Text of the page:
Huge, loud, passionate crowds. Billions of rupees spent on adverts, endorsements and TV rights. Bollywood's most venerable star singing the national anthem before a match against the nation's fierce local rivals.
If it looks like India is taking the T20 Cricket World Cup very seriously, that's because it is. Far too seriously, in fact, given that T20 is a severely abbreviated and - many would say - coarsened form of a complex and noble sport.
India's devotion to what should be seen as no more than an entertaining diversion could be dismissed as a harmless quirk if it did not suggest something a little troubling about the very nature of the country itself - or at least the sort of country it is rapidly becoming. A country where, under the lure of wealth, the superficial and instant is beginning to hold sway over traditional, time-honoured virtues and values.
India, ironically, was the last of the major cricketing nations to embrace and turn to Twenty20, but has since flown its flag with the zeal of a true convert. Invented in England as a means to inject fresh life into what was feared to be an increasingly moribund sport, T20 is still understood in the land of its birth for what it is.
It attracts young fans to cricket and raises much-needed cash for the county game via a fast-paced - though short-lived - spectacle that can be enjoyed with a few beers after work. It is ephemeral entertainment for our hectic modern lives - no more than that.
But in India it has been hoisted to another level altogether. The Indian Premier League (IPL) - with its vast reserves of money and outrageously hyperbolic presentation - could not happen on such a scale in any other country. It entices overseas stars with the promise of a quick pay-day and makes instant celebrities and millionaires of Indian players before they have even played a single Test match.
Yet beneath the glitz and glam remains the same wham-bam spectacle.
Older generations lament the erosion of traditional virtues of modesty and restraint in the face of rampant consumerism and materialism
It is the infinite complexities and myriad possibilities of cricket reduced to little more than one play - a bowler pitching it up and a batsman taking one step forward before attempting a swipe down the ground. The 'ball' in cricket has been reduced to a baseball 'pitch'. Which is no disrespect to the American sport, as they are fundamentally different games. When cricket is played this way it makes mediocre batsmen and bowlers appear as world-beaters. Stick these same players in a Test match and their limited techniques will be found severely wanting.
Giving T20 primacy over Test cricket is the sign of a culture losing sight of where to find true meaning, quality and authenticity in human experience. Any visitor to India will see this - not just in a cricket stadium but in all spheres of life.
It is a process that has accelerated in recent years. Real estate values, designer labels and the price of the new Mercedes model are what dominate the conversations of India's burgeoning middle classes - along with the latest T20 or ODI score.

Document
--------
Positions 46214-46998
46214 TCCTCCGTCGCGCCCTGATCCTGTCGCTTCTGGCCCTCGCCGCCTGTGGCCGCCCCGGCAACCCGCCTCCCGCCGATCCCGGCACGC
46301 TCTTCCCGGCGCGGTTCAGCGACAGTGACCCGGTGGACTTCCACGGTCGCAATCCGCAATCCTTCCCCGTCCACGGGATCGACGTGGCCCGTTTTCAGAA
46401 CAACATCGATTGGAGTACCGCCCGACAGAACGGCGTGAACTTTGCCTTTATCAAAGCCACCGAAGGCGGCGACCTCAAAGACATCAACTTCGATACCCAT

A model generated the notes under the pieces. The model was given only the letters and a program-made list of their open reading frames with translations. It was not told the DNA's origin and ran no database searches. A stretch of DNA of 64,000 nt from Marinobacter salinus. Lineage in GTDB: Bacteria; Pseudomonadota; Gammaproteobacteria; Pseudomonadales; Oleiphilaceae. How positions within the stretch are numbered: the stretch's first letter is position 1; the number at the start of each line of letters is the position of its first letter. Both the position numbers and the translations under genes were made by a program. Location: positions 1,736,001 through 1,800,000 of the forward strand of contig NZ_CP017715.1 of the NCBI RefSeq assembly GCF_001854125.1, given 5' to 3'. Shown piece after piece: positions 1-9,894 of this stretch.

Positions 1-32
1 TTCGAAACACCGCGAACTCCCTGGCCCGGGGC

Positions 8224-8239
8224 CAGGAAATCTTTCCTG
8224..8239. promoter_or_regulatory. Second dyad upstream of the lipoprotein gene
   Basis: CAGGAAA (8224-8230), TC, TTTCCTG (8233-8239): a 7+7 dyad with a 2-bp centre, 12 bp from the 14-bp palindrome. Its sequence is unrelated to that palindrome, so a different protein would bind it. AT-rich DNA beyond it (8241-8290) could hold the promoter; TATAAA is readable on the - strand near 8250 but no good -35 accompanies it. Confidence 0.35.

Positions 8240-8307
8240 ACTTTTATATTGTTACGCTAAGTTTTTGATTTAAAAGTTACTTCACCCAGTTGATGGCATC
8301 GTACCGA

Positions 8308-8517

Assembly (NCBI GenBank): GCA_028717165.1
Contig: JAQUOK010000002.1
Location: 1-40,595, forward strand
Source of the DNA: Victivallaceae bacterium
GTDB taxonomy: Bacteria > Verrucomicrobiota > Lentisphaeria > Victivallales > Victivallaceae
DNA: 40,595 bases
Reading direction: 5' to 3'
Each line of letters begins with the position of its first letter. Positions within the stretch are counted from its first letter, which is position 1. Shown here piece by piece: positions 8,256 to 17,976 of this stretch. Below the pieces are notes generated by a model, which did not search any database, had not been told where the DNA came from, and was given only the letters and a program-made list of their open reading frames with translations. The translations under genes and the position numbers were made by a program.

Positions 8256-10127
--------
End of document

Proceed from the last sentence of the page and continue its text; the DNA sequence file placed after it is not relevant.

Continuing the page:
Meanwhile the older generations lament the erosion of traditional virtues of modesty and restraint in the face of rampant consumerism and materialism. As another ancient monument is bulldozed to make way for a gleaming shopping mall or exclusive residential tower, they question whether India's timeless values will survive when placed alongside the promise of instant gratification.
Of course, much of this is understandable and entirely excusable. India may have thrown off the shackles of colonial rule in 1947, but the economy remained hindered by socialist controls and protectionism for, at least, a further four decades. Once the so-called 'Hindu rate of growth' was consigned to history from the 1990s onwards and India began to take more of its rightful share of global wealth, it was inevitable many citizens would become single-minded in the pursuit of affluence.
India's economy and culture - of which cricket is a prime expression - is still finding its way in the modern world
And it may just turn out to be a passing phase, or more specifically, part of a nation in transition. India's economy and culture - of which cricket is a prime expression - is still finding its way in the modern world. It is yet to settle in a place of equilibrium.
But while the Indian state may be a modern creation, the nation's civilisation is ancient. And it is here that there lies great cause for hope. It was always thought that India's deep love for the British import known as cricket - in its original, longer form - was rooted in the nation's own Hindu history. This is a religious and cultural tradition that emphasises the unfathomable complexity of life and upholds the qualities of patience and forbearance.
Such an outlook obviously finds a natural home in Test cricket. And it still beats strongly amidst the waves of money washing over the country. In the coming years the nation's collective soul will have to make profound decisions about what sort of place India is, as it adjusts to new-found wealth, power and influence. And seeing how its people choose to watch cricket may just give us an indication as to which path the world's second most populous nation will take.
Harcharan Chandhoke was born in Derby to Indian parents. He writes on issues affecting the Indian diaspora across sport, culture and current affairs.